[Contact eczema and epicutaneous tests--distribution of allergens and changes in the spectrum in Vienna].Wien Klin Wochenschr. 1991; 103(9):263-7.WK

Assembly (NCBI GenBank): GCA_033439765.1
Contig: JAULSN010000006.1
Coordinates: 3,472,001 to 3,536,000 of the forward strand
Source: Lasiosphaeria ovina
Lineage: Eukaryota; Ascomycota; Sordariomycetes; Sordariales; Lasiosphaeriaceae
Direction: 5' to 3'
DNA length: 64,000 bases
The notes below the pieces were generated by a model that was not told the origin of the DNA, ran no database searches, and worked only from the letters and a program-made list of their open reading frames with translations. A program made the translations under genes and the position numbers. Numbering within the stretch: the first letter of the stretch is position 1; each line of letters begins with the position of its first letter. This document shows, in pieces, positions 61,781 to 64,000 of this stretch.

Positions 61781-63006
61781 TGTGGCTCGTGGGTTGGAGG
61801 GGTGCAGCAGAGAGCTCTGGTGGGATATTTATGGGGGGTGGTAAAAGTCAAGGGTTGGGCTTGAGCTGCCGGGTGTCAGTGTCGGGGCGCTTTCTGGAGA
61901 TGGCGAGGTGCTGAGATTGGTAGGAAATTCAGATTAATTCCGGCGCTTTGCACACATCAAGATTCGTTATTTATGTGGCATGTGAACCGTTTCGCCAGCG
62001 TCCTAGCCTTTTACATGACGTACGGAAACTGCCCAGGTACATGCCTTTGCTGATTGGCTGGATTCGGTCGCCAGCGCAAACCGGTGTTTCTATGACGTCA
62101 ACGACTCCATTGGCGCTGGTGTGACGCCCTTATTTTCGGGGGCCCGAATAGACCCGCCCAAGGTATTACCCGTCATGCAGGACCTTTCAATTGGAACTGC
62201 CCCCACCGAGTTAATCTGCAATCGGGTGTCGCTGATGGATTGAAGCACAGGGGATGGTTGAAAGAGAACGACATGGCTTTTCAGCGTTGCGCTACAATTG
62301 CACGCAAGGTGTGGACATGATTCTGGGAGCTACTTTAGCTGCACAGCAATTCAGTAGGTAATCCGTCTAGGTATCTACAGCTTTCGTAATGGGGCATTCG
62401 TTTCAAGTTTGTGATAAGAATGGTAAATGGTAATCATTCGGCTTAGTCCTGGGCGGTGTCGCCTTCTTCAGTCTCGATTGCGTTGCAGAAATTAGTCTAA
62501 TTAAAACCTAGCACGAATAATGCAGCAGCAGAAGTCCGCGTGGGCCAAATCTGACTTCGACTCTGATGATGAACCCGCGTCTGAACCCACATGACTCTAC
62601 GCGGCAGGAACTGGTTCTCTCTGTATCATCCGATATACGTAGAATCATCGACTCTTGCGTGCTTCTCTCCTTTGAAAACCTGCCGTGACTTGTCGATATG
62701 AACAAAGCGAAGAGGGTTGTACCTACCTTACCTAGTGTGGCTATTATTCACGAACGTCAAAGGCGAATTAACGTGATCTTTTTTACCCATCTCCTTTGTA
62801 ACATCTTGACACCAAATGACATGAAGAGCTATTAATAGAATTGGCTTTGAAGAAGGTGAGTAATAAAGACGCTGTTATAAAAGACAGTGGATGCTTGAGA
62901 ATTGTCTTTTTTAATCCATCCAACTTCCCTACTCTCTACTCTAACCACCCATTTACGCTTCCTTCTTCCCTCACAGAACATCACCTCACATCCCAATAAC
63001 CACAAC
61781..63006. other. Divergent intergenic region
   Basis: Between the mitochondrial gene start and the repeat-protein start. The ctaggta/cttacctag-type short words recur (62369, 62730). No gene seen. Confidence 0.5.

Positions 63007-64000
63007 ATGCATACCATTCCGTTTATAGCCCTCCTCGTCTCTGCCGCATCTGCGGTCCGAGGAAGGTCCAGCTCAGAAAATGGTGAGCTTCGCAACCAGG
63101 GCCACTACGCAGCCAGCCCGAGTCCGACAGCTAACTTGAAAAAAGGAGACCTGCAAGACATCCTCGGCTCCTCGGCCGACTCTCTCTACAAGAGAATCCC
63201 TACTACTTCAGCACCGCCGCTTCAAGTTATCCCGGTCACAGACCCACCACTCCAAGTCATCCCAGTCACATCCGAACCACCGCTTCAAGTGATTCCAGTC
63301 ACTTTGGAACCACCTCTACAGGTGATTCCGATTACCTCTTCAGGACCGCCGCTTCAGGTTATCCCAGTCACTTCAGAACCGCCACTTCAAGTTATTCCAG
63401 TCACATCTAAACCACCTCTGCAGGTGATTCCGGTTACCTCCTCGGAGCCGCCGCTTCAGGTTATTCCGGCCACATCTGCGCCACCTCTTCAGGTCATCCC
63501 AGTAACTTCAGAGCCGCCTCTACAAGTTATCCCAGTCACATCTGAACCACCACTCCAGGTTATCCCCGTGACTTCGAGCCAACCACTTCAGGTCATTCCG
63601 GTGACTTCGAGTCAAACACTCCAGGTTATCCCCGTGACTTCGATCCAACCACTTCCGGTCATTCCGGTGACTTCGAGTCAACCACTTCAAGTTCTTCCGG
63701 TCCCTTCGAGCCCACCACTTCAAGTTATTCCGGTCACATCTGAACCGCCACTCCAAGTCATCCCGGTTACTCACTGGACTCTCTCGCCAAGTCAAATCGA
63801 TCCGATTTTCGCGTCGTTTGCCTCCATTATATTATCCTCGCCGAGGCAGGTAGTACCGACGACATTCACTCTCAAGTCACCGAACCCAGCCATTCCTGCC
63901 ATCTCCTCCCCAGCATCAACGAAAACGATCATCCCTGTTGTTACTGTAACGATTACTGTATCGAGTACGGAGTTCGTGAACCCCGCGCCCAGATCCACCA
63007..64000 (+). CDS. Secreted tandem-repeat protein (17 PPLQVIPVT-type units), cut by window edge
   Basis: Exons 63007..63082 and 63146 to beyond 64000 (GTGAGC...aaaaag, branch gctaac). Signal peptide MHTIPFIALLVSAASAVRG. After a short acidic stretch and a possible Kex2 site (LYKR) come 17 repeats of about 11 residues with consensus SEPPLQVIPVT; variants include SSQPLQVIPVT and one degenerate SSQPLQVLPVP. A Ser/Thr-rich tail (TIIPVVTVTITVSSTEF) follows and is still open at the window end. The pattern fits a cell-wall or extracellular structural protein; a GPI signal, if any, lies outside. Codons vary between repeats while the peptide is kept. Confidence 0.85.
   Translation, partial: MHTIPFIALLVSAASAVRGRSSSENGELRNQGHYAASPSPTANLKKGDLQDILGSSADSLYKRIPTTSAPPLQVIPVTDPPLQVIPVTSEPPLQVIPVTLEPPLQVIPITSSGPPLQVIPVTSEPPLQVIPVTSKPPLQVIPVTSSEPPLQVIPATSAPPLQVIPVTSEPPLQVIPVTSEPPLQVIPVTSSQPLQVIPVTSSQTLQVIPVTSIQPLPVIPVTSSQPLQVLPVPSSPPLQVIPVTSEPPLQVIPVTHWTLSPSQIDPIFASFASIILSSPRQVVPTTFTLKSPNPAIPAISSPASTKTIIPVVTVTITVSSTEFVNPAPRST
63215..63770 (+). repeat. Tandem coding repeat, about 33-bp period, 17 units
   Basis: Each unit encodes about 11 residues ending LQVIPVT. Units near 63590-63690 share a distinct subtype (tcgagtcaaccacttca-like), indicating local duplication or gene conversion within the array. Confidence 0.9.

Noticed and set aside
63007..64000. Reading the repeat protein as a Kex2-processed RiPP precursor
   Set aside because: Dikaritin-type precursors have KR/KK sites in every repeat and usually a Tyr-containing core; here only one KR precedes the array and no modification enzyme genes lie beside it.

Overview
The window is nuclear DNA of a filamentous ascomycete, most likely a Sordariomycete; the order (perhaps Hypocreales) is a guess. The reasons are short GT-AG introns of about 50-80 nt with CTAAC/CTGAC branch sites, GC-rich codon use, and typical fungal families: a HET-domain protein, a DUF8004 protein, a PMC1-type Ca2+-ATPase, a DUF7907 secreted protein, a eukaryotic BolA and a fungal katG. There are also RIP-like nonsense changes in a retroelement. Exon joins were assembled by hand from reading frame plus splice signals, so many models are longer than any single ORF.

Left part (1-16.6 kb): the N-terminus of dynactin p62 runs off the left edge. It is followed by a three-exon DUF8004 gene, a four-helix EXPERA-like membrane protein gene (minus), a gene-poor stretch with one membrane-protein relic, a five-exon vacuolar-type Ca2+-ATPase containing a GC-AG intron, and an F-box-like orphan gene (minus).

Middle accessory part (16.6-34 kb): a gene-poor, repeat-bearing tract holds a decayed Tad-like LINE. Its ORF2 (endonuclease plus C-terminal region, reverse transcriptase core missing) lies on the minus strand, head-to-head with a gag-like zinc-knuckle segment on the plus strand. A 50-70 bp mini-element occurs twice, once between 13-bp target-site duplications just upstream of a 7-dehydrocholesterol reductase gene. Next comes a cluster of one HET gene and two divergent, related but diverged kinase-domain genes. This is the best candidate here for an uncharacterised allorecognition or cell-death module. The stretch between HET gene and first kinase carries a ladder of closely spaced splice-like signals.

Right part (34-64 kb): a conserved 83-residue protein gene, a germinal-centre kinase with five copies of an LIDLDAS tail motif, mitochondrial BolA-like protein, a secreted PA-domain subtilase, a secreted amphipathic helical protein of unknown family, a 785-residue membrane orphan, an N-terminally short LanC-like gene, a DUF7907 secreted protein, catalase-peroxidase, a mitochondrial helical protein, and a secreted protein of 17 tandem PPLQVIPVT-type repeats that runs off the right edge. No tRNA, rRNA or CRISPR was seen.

Thousands of contact antigens have been defined. It is, however, remarkable that only a small group of substances (15 to 20) have proved to be frequent or otherwise important causes of allergic contact dermatitis. In agreement with reports from comparable centres, metals are high up on the "hitlist" of frequent allergens (nickel 24%, cobalt 9%, chromates 6%), followed by ingredients of cosmetics and toiletries (fragrances 16%, balsam of Peru 10%, Kathon 5%), whilst already way back are topical medicines (neomycin 4%, parabens 3%, lanolin 2%, benzocaine 1%) and rubber additives (thiuram-mix 2% and carba-mix 1%). Almost all other substances lie below the 1% limit. There was only one remarkable exception in comparison with the results of most other European studies, namely thiomersal, which is widely distributed as a preservative in vaccines in Austria and climbed to second place, with a sensitization rate of 18%. Although the phenylborate mercurials (historic sensitizations due to topical antiseptics) still reached a surprisingly high incidence of 6%, there were hardly any cases of cross-sensitization with thiomersal. A comparison with the international literature illustrates Austria-specific trends and a change in the spectrum over the past years. Interpretation of patch testing requires great specialist knowledge and experience.